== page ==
The Sea of Ice

From Wikipedia, the free encyclopedia
The Sea of Ice
German: Das Eismeer
ArtistCaspar David Friedrich
MediumOil on canvas
Dimensions96.7 cm × 126.9 cm (38 in × 49.9 in)
LocationKunsthalle Hamburg, Hamburg, Germany

The Sea of Ice, (German: Das Eismeer) (1823–1824), is an oil painting that depicts a shipwreck in the Arctic by the German Romantic painter Caspar David Friedrich. Before 1826 this painting was known as The Polar Sea.[1]

The work was first exhibited at the Prague Academy exhibition in 1824 with the title An Idealized Scene of an Arctic Sea, with a Wrecked Ship on the Heaped Masses of Ice.[2] Considered one of Friedrich's masterpieces, the radical composition and subject matter were unusual for their time and the work was met with incomprehension. The painting was still unsold when Friedrich died in 1840.[2] It is currently held by the Kunsthalle Hamburg, Germany.

Background on Friedrich[edit]

Caspar David Friedrich was born on September 5, 1774, in Greifswald, Germany. He grew up a Protestant.[3] Friedrich began studying art with a drawing teacher from the University of Greifswald named Johann Gottfried Quistorp. He went on to study at the Akademi for de Skønne Kunster in Copenhagen, Denmark from 1794 to 1798. After this Friedrich studied at the Hochschule der Bildenen Künste in Dresden, Germany.[4] Friedrich decided to live the rest of his life in Dresden[3] where he died on May 7, 1840.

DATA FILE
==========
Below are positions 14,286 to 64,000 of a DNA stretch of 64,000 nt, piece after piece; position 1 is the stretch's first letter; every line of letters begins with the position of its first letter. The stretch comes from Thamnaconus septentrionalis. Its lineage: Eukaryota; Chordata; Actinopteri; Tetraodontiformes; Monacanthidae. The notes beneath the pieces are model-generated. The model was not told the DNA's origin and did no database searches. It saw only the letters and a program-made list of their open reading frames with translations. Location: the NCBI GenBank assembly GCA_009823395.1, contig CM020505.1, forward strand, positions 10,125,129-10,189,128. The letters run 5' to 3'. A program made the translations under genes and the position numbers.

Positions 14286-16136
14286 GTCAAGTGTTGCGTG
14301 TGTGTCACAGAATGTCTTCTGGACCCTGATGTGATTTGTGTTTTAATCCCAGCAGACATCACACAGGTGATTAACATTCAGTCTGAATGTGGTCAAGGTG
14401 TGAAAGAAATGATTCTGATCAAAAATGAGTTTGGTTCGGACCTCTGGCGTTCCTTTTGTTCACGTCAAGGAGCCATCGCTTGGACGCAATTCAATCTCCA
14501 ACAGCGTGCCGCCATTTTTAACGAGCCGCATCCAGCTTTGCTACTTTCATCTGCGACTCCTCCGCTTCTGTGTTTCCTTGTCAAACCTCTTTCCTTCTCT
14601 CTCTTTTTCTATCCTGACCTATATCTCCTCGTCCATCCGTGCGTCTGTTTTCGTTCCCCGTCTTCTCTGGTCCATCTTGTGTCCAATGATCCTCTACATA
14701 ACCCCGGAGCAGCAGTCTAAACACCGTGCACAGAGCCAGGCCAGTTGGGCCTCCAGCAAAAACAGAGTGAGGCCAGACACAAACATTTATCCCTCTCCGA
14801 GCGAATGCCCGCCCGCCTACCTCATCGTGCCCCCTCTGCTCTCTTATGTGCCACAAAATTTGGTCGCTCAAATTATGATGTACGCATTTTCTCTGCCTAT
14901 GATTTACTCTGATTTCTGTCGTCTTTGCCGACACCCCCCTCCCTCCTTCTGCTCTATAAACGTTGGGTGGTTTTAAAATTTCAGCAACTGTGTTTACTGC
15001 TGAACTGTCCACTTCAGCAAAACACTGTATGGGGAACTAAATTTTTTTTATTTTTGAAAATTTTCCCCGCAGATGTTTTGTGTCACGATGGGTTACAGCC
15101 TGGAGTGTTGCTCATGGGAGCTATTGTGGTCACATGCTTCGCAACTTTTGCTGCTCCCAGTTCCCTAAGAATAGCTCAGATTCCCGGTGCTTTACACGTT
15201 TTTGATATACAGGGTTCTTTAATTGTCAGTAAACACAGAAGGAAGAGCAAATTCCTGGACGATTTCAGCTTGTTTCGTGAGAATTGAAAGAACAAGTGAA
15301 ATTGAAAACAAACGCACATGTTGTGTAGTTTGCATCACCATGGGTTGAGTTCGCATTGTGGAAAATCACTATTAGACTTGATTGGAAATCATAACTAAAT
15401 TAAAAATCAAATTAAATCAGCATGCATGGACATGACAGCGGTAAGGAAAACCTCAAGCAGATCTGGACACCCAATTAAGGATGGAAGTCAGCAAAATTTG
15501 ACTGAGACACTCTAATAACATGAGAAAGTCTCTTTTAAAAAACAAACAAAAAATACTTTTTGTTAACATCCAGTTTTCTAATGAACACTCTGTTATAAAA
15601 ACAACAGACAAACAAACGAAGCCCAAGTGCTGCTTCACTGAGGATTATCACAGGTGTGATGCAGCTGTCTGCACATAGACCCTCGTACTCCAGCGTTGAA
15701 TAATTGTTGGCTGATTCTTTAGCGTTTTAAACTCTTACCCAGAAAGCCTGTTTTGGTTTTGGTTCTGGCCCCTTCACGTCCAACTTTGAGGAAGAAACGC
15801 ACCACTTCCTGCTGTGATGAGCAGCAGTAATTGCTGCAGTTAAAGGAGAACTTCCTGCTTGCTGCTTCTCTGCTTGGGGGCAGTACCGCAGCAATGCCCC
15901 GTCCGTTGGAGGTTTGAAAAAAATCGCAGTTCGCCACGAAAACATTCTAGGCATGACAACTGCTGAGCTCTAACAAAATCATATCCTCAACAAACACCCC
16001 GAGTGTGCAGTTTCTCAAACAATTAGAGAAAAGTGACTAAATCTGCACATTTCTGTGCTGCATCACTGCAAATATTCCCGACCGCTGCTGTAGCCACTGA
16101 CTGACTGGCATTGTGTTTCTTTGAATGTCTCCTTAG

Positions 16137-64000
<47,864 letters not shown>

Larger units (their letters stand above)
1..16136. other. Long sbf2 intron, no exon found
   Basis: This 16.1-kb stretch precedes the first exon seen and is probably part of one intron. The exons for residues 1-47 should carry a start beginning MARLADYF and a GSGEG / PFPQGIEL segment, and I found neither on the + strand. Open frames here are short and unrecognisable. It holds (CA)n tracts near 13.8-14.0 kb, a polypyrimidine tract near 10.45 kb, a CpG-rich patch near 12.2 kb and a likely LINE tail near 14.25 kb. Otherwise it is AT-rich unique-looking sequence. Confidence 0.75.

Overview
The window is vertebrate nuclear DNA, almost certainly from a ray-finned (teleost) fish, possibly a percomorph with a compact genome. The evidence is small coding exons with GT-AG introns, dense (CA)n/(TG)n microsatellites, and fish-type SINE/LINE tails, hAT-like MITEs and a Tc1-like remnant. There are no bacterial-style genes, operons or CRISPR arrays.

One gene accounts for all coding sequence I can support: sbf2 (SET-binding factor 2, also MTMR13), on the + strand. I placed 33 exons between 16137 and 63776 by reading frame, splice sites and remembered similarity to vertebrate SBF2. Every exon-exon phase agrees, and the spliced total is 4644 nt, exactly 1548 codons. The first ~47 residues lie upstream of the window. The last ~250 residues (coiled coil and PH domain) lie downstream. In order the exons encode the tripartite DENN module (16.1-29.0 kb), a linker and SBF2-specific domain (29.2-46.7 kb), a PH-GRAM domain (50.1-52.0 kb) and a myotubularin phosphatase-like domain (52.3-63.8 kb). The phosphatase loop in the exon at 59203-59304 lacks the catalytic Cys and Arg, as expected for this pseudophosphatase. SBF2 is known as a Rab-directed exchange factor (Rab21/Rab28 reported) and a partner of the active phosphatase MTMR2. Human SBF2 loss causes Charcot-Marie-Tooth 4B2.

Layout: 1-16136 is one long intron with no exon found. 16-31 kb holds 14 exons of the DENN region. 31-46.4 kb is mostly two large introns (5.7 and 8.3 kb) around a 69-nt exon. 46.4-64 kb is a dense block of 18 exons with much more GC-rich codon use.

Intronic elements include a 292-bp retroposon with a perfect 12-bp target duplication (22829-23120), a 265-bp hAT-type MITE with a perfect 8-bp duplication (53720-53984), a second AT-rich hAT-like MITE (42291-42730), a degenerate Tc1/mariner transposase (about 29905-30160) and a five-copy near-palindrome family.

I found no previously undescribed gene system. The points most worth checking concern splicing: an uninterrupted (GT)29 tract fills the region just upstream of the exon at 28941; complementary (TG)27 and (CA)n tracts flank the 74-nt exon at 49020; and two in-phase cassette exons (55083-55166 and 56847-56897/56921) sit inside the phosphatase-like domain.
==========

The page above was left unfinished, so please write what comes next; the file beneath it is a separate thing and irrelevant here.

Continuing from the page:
The Romantic movement emerged at the end of the eighteenth century. Romanticism was both an artistic movement and an approach to life. It rejected the Enlightenment ideas of rationalism and intellect in favor of religion, emotion, and culture. A major theme in Romanticism is the focus on nature as the subject.[5]

In the 19th century many Germans were interested in the Arctic including Friedrich. In German Romanticism the North was seen as a positive thing while the classic south was a negative thing.[6]